The switching off of Capota Schools and Workshops for the Blind by Zesa shows certain attitudes inherent in our society towards people with disabilities.
This case is one of the numerous ones portraying the callousness of society against people who are handicapped.
Capota Schools for the Blind and Workshops is a Reformed Church in Zimbabwe-run organisation which was established in 1939.
Among its main objectives is to educate and rehabilitate visually handicapped people. One could say the Capota Schools and Workshops for the Blind directly help the government in reducing the number of blind beggars on our streets (which, mind you, is a direct social responsibility of the government of Zimbabwe).
Naturally like any other voluntary organisation, the Capota Schools and Workshops for the Blind depend on donors. Of late, which no one needs to be apprised of, donor funding has been scarce and the government has not been friendly to these donors.
I am sure the above brief insight might get one to understand why Capota Schools and Workshops for the Blind became indebted to the tune of $48 000.
Recently there were reports awash in the media that senior government officials owed Zesa amounts as high as +$100 000 individually.
Please take note that nowhere was it mentioned that these senior government officials had been dealt with. All that was being flighted were threats that they would be dealt with.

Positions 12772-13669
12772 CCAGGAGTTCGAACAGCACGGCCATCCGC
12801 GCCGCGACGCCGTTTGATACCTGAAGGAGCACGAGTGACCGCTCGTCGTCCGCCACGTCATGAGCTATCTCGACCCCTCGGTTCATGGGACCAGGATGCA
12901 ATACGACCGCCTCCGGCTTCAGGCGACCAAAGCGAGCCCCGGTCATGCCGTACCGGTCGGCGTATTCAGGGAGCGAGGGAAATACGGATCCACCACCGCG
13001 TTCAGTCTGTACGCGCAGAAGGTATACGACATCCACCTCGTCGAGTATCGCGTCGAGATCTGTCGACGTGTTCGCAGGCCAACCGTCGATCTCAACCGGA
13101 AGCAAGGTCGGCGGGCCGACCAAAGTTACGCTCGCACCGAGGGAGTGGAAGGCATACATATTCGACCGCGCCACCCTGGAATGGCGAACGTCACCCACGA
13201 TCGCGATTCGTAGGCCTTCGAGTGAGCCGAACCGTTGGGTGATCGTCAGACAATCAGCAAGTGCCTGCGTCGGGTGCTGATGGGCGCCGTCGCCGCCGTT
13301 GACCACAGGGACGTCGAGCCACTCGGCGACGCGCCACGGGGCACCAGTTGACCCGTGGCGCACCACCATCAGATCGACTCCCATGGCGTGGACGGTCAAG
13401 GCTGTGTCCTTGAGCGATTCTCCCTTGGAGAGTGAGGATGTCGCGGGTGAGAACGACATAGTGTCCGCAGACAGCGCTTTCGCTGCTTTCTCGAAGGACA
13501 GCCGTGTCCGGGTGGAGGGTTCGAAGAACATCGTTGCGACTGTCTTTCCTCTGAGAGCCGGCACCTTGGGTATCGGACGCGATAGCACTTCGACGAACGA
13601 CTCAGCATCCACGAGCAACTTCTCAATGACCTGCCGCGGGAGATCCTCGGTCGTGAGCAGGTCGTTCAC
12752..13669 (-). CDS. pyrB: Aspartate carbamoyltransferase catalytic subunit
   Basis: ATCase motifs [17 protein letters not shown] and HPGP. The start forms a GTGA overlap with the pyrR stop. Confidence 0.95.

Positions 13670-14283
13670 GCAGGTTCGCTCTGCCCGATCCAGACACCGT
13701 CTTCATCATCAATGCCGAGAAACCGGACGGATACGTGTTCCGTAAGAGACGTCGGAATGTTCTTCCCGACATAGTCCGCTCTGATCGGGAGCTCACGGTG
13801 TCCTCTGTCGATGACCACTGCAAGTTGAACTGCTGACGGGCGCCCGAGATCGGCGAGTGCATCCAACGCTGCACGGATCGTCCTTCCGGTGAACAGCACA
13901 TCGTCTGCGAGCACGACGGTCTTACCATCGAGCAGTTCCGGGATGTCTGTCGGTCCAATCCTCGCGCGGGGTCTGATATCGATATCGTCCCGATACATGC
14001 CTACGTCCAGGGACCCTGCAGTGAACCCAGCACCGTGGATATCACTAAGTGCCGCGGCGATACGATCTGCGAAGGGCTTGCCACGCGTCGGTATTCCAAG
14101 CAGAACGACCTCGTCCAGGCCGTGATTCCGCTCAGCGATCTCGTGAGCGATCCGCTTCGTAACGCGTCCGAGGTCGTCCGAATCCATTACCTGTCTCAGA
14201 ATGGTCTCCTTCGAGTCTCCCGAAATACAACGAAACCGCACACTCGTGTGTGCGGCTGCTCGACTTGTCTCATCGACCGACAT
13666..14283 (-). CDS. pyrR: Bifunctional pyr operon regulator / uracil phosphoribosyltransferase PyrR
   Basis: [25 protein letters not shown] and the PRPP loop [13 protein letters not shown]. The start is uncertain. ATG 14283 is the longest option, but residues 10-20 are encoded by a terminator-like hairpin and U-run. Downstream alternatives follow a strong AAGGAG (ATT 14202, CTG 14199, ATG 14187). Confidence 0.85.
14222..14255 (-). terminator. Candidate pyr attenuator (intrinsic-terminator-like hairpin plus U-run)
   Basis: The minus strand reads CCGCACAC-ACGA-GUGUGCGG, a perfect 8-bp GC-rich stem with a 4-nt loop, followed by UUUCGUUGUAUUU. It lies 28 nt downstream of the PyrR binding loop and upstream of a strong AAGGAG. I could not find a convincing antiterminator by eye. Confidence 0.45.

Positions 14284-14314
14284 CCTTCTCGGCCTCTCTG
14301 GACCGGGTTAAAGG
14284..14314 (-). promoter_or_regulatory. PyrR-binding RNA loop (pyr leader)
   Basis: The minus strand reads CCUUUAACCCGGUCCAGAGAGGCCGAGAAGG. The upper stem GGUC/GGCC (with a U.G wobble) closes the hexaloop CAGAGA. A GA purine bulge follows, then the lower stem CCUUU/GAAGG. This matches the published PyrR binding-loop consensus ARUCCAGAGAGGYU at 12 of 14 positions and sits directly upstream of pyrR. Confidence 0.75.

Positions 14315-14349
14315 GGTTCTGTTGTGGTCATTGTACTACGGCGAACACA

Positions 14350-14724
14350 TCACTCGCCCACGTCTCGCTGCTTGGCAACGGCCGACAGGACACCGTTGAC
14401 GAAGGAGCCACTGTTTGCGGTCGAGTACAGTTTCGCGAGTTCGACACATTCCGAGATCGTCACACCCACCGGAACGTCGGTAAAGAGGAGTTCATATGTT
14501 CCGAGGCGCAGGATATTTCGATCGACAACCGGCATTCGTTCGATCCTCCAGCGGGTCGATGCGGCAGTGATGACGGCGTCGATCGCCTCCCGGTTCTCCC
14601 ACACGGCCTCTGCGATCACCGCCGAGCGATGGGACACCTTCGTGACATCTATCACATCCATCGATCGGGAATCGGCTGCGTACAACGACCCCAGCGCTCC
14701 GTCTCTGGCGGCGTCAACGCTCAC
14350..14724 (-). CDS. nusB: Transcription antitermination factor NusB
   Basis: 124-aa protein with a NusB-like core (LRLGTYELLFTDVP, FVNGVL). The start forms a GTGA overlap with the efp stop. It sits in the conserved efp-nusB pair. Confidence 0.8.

Ironically Zesa claims to be “a very humane organisation and very sympathetic to vulnerable members of our society, but at the moment we are importing 40% of our power and these imports need to be paid for”.
If sympathy is indeed a value which Zesa upholds then how do we interpret a situation which is pitting a senior government official owing Zesa $100 000 against a voluntary organisation which takes care of disadvantaged members of society owing
Zesa is quick to withdraw its services from the latter while “contemplating” dealing with the former. Please take note that the latter does not generate income, but survives on handouts.
Organisations like ours which stand for the rights of the disabled always clamour for equal treatment of those members of society who are vulnerable, but more often than not society listens to their concerns with one ear whilst the other ear is an outlet for all these important sentiments.
This documented action by Zesa is but one of the many abuses which the disabled are being subjected to in society.
Minister Stan Mudenge was in the electronic media condemning what Zesa had done at the Capota Schools for the Blind in his capacity as the Member of the Parliament in that constituency. It’s brave of him. But is that all that the government, the corporate world and society can do?
Zesa must stop targeting the weak and set an example by withdrawing their services from those selfish but financially able chefs who simply decide not to pay for services rendered to them.
Peter Masendeke is president of Campaign Against Abuse and Neglect of the Disabled (CAAND)